Public Information Statement
Issued by NWS Upton, NY

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NOUS41 KOKX 011054

Public Information Statement
National Weather Service New York NY
654 AM EDT Wed Nov 1 2017


Please join the National Weather Service and the New York State
Office of Emergency Management in promoting winter weather education
including safety.

The topic for today is ice storms.

Freezing rain is liquid rain that falls when surface temperatures
are at or below 32 degrees Fahrenheit. The rain freezes upon impact
with objects and the ground, creating a layer of ice. When the layer
of ice accumulates to at least one half inch thick, the weight of
the ice can down tree limbs, power lines and communication towers,
and cause widespread impacts. This defines an ice storm.

Even just a trace of freezing rain can produce a thin layer of ice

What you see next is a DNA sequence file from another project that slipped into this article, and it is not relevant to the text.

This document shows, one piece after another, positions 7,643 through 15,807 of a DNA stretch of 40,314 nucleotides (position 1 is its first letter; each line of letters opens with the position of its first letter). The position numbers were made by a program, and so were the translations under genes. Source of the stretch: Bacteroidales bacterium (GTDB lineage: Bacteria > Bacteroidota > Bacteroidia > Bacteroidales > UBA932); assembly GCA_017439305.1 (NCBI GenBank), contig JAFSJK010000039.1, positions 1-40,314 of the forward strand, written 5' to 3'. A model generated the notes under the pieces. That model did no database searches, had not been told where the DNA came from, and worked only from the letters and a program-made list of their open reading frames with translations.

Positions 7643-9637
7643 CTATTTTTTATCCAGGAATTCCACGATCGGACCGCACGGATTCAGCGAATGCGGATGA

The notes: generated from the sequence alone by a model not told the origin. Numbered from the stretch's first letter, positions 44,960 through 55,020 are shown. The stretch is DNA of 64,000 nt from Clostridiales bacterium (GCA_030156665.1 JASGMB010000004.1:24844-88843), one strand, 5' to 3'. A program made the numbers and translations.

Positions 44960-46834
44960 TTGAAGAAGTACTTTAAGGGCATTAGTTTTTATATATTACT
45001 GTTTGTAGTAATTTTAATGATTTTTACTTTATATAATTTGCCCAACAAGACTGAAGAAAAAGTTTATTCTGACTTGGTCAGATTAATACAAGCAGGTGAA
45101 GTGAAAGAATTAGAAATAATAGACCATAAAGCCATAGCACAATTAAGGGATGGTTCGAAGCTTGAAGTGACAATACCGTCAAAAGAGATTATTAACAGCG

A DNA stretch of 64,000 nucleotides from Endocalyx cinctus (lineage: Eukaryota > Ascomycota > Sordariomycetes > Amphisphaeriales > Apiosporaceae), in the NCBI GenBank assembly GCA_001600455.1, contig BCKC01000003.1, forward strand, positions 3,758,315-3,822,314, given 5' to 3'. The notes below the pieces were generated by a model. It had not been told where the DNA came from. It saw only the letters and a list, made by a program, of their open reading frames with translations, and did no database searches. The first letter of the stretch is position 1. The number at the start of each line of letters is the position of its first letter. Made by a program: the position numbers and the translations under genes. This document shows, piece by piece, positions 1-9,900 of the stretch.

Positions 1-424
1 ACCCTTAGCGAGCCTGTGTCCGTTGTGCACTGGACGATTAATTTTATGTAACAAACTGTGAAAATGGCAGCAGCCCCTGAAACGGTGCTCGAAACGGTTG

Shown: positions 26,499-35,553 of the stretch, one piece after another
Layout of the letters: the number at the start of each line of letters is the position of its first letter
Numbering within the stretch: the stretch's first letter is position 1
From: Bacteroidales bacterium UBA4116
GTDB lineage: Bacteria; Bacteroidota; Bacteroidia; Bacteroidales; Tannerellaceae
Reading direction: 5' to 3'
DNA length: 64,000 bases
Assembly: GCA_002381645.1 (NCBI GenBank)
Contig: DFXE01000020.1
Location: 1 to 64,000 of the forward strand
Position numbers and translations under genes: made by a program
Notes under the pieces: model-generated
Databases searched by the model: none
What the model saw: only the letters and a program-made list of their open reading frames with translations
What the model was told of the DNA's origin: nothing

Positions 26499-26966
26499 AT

on roads, which can cause significant impact to mass transit,
especially if it occurs during rush hour.

Although ice storms occur more frequently from northern New Jersey
across the Lower Hudson Valley and interior southwest
Connecticut, they can occur along the coast.

On January 18th 2015, up to one quarter of an inch of ice fell
across the area. This was a result of a retreating high pressure
system to the north locking in a shallow layer of cold air, while a
warm front approached from the south. Even as air temperatures rose
above freezing, very cold ground temperatures still allowed rain to
freeze on contact with roads and walkways. Ice covered roads led to
hundreds of traffic accidents.

On February 1st and 2nd of 2011, between one quarter and three
quarters of an inch of ice fell across Long Island, the New York
City and New Jersey metro area, southern portions of the Lower
Hudson valley and southern Connecticut. Several roof collapses were
caused by the weight of the ice on top of already snow covered
roofs, while many tree limbs and power lines were downed, causing
numerous power outages. Ice covered roads also led to numerous
traffic accidents.

The next statement around 6 am Thursday will cover winter floods.

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